Humanising the classroom

I was preparing a presentation for differentiating mathematics using technology recently, and ended up editing a TED talk by Salman Khan.

What struck me was Khan’s idea that technology can humanise the classroom – which, as Khan acknowledges, is in some ways counterintuitive. Indeed, when I talk to teachers about technology in the classroom, they have visions of a very inhuman scenario, where students have their eyes glued to the screens, interacting with noone. I’d argue that many things that currently happen in traditional classrooms are dehumanizing; however, we don’t see them this way because that’s how classrooms have always been. I’d also argue that technology can humanize these experiences. Here are four things I’ve invested time and effort into that have humanized the classroom.

Humanizing instruction

As Khan points out, the traditional classroom is predicated on the idea of teacher-led instruction. Teachers give a one-size-fits-all lecture; teachers choose when this occurs and around what topics. And teachers are the ones who decide when the class moves on to the next topic. This dehumanising experience can be humanised through the use of video. By allowing students to experience the instruction that they require for their own specific learning needs; by allowing students to pause and rewind instruction when they don’t understand; and by allowing them to move forward to a new concept in their own time depending their individual progress allows us to humanise instruction in a way not possible without technology.

Humanizing showing understanding

In a traditional classroom, the way students show their understanding is similarly one-size-fits-all. The worksheet, test, exam, essay, poster and other traditional methods of assessment restrict student choice and may alienate students without certain skills; for example, a lack of literacy skills may hinder a student showing their potentially excellent understanding of Mathematics. Technology allows students to show their understanding in new ways, gives them far more choices, and removes the dehumanising necessity for one-size-fits-all assessment.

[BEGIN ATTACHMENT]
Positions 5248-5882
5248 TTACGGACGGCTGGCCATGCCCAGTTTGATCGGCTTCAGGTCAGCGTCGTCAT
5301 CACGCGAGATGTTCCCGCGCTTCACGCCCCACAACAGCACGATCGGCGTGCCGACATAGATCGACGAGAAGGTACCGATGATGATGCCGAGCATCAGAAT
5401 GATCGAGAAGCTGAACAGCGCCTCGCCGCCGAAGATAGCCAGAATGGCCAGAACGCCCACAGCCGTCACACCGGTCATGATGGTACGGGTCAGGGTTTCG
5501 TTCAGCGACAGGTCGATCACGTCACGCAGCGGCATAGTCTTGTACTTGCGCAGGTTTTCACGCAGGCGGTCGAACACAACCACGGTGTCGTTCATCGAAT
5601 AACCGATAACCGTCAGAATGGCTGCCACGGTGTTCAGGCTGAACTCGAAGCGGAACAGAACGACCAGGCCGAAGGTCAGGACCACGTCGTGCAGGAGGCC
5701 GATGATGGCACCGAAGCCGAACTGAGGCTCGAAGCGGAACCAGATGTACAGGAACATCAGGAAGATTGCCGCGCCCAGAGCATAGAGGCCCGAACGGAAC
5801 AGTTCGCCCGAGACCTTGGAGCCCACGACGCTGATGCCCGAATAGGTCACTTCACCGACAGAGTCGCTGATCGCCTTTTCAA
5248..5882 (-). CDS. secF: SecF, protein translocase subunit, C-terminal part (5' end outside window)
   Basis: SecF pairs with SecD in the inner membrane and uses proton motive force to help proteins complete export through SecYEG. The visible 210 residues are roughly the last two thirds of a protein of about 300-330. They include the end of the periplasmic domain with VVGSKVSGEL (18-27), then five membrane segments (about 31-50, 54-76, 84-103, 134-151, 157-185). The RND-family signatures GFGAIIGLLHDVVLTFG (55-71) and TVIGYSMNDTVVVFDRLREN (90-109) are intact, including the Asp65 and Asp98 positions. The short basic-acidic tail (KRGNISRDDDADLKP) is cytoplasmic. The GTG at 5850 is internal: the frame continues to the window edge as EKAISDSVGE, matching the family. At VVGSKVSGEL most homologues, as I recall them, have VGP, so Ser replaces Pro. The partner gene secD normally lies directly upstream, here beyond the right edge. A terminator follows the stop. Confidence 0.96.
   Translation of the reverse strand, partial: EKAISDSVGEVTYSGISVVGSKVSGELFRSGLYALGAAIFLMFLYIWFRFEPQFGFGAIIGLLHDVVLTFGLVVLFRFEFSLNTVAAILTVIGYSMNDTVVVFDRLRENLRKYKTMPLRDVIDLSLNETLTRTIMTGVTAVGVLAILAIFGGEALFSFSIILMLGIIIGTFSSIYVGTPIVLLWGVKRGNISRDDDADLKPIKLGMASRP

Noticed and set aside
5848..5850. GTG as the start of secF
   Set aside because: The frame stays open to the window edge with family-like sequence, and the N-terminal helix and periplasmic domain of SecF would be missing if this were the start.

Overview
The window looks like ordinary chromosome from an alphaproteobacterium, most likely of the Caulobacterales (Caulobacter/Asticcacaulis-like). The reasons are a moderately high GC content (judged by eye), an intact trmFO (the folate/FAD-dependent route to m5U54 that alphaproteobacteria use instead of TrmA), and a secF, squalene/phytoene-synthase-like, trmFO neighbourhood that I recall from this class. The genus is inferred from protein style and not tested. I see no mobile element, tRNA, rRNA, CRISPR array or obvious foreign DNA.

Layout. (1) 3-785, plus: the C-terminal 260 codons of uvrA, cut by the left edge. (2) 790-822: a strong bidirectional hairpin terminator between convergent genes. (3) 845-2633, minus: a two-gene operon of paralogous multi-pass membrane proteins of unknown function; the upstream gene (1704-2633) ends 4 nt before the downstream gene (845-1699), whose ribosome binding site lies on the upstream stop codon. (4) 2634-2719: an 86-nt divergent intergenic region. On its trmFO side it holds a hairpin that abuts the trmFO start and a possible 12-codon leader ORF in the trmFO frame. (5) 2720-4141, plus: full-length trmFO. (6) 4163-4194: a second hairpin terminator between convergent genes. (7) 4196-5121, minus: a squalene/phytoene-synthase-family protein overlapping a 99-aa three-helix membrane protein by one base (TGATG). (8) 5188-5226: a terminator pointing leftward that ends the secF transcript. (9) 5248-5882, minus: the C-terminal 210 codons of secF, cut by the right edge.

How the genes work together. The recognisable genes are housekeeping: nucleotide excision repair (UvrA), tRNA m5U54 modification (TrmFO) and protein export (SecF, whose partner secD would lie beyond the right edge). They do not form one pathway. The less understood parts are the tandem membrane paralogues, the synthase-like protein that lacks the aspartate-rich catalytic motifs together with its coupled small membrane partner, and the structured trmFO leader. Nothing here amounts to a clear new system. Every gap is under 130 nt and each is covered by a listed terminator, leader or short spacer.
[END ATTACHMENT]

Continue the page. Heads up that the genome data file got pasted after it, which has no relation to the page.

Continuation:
Humanizing writing

The purpose of writing is to communicate. To communicate requires an audience. Writing without an audience is like public speaking to an empty room – a dehumanizing experience. Yet this is exactly what happens in a traditional classroom – students write in writing books where the audience is close to zero. Technology can humanize this experience of writing by providing an audience of hundreds or thousands, spread around the world, allowing students to connect to peers and be exposed to feedback and new writing styles and, at the same time, cultural understandings. Our Writers’ Club does exactly this, and has led to very real human interactions around the world. This is what real writing should be about.


Humanizing research

Technology has taken us from books to google as a source of information. However, anyone who has done research in the real world knows that research comes as much from other humans as it is from secondary sources. Nevertheless, we persist in ignoring this more authentic source of research for the reference books and googling. Technology can humanise research by linking students to real life experts who can assist students to use their research with greater purpose, and be a more realistic representation of research in the 21st century.


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